One of the largest distinctions—and markers of success for attorneys, and all people, really—is related to how a person thinks about life and work. These differences, in large part, are class based and often have more to do with the expectations the person brings to the "game" of law than with the person's abilities and what they think is possible.
Throughout my career, I have been very upset by mistakes that very intelligent attorneys make who may, quite simply, be making decisions that are the result of their upbringing and environment.
- It is very common, for example, for me to see members of various ethnic groups raised in poverty (but that perhaps have attended great schools) drop out of the practice of law when they have the abilities, but not the thought processes, to make them successful.
- It is common, as well, to see people from small towns have serious problems. You do not, for example, see many children of farmers at places like Yale or Stanford Law School.
The point is, there are massive socio-economic and class-based barriers that people must overcome to enter the legal profession and remain in it. These barriers also constitute a series of fundamental "rules" that attorneys need to follow to both succeed and rise in the legal profession.
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Recently, I went to two high school graduation parties and the differences between the two events could not have been starker. One was in the home of a rich child of famous parents in Malibu, California, and the other was in a small town in rural Ohio. As I thought about these two graduations, I realized that the thought processes that make one attorney successful and another unsuccessful were on display and being played out right before my eyes.
The first party I went to was in Malibu at the home of one of the children of a world-famous talent agent. This party was in a beautiful 15,000+ square foot home that looked as if it could be a college. As part of the party, students were selling various pieces of artwork they had made in art classes at the school throughout the school year.
The art did not seem to be anything special at all; however, I was nothing short of astonished at how much money the students were seeking for their pieces of artwork, including vases, paintings, sculptures and other amateur art. Many of the art pieces were priced above $5,000.There were very few pieces of artwork that were below $500 (one of the $500 pieces of "art" was a matchbox car with some wires sticking out of the window for artistic effect). I spent some time looking at all of this art and could not believe that the children had such high opinions of their work.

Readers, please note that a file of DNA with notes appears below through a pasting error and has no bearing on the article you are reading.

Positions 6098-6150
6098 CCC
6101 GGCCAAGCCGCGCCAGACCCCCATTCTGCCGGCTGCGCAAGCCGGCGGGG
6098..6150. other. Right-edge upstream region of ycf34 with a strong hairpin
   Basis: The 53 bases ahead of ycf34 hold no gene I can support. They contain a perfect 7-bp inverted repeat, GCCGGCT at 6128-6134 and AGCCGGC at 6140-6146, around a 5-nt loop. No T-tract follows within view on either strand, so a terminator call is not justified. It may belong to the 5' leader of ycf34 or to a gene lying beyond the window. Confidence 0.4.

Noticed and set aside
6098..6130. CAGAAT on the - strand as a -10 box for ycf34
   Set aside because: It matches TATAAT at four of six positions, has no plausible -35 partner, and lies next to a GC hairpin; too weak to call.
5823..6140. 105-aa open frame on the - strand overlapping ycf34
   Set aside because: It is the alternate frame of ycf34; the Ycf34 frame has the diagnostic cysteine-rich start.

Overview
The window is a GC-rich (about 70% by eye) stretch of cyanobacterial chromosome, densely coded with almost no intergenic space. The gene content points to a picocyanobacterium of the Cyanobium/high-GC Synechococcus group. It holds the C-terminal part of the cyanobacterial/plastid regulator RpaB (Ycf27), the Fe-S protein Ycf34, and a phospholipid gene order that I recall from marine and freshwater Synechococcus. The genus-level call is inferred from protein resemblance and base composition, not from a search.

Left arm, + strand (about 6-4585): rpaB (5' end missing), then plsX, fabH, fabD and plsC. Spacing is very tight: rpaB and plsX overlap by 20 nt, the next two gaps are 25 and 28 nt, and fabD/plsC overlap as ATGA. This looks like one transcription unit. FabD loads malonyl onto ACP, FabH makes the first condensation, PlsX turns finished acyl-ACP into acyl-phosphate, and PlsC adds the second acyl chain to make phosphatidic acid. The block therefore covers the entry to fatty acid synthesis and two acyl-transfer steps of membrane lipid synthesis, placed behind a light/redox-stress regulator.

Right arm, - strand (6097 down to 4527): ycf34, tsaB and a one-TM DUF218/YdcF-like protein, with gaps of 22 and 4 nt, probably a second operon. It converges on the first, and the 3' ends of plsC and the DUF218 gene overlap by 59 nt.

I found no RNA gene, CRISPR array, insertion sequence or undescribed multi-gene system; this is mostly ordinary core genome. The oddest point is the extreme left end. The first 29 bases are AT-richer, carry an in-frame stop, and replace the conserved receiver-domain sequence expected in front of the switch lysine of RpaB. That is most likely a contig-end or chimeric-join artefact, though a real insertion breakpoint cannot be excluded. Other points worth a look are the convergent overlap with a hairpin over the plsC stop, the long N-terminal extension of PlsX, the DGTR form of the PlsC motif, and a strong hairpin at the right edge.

The parents of the children were not particularly nice. They were well dressed and, for the most part, they stood around in particular small groups and avoided other small groups. I went up to speak with a few of the adults. Some were annoyed that a stranger was speaking to them and walked away. In the few conversations I did have, it took less than five minutes for people to ask me (1) what I did for a living ("How prestigious is your profession?") or (2) where I lived and on what street ("How expensive is your home?") or (3) where my kids go to school ("Do you have the money to send your kids to private school?"). One doctor took less than two minutes to tell me he had gone to Phillips Andover School.
Parents of graduating children were also very quick to tell me what their child was doing if it was prestigious—"Our son is going to Duke next year"—but if it was not as prestigious they would launch into a long explanation about WHY their child was going to a less prestigious school—"He is only going there because they have a very good biology program and he wants to be a doctor. He can graduate from there in three years with the AP credits he already has and start medical school sooner."
The food was served by men and women in white tuxedos. The hors d'oeuvres were presented to me with French names I did not understand. There were model-like women wandering around with silver trays filled with champagne flutes. There was a group of women playing classical tunes on a harp, violins and cellos. Meanwhile, there were a bunch of new graduates politely walking around speaking with the adults.
What stuck out to me about these kids—all from privileged environments—was the high opinion they all seemed to have of themselves and their work. They were setting the bar extremely high and doing well. Many of the kids were going to great schools, such as Princeton, Stanford and CalTech, and were headed for very promising lives by all appearances.
Back to the art sale: I have never heard of a high school student selling a piece of art for $5000.
"How did you come up with the prices for these pieces?" I asked a woman who was wandering around selling the art and making me feel very underdressed in my blue blazer, khakis and tie.
"The artists set them," she said.
"You mean the students," I said jokingly. She gave me a bit of a nasty look and walked away.
At some point, I had to use the restroom and walked down a hall and opened a door to what I thought was a bathroom. It was a bedroom with a restroom. As I was walking into the restroom, an 18-year-old young man whose room I apparently had entered sat up in a bed, said "What the hell!", stood up, stumbled around the room, bumped into a wall and then collapsed on back on the bed. He was dressed for the event but so drunk/drugged up that he apparently was out of it.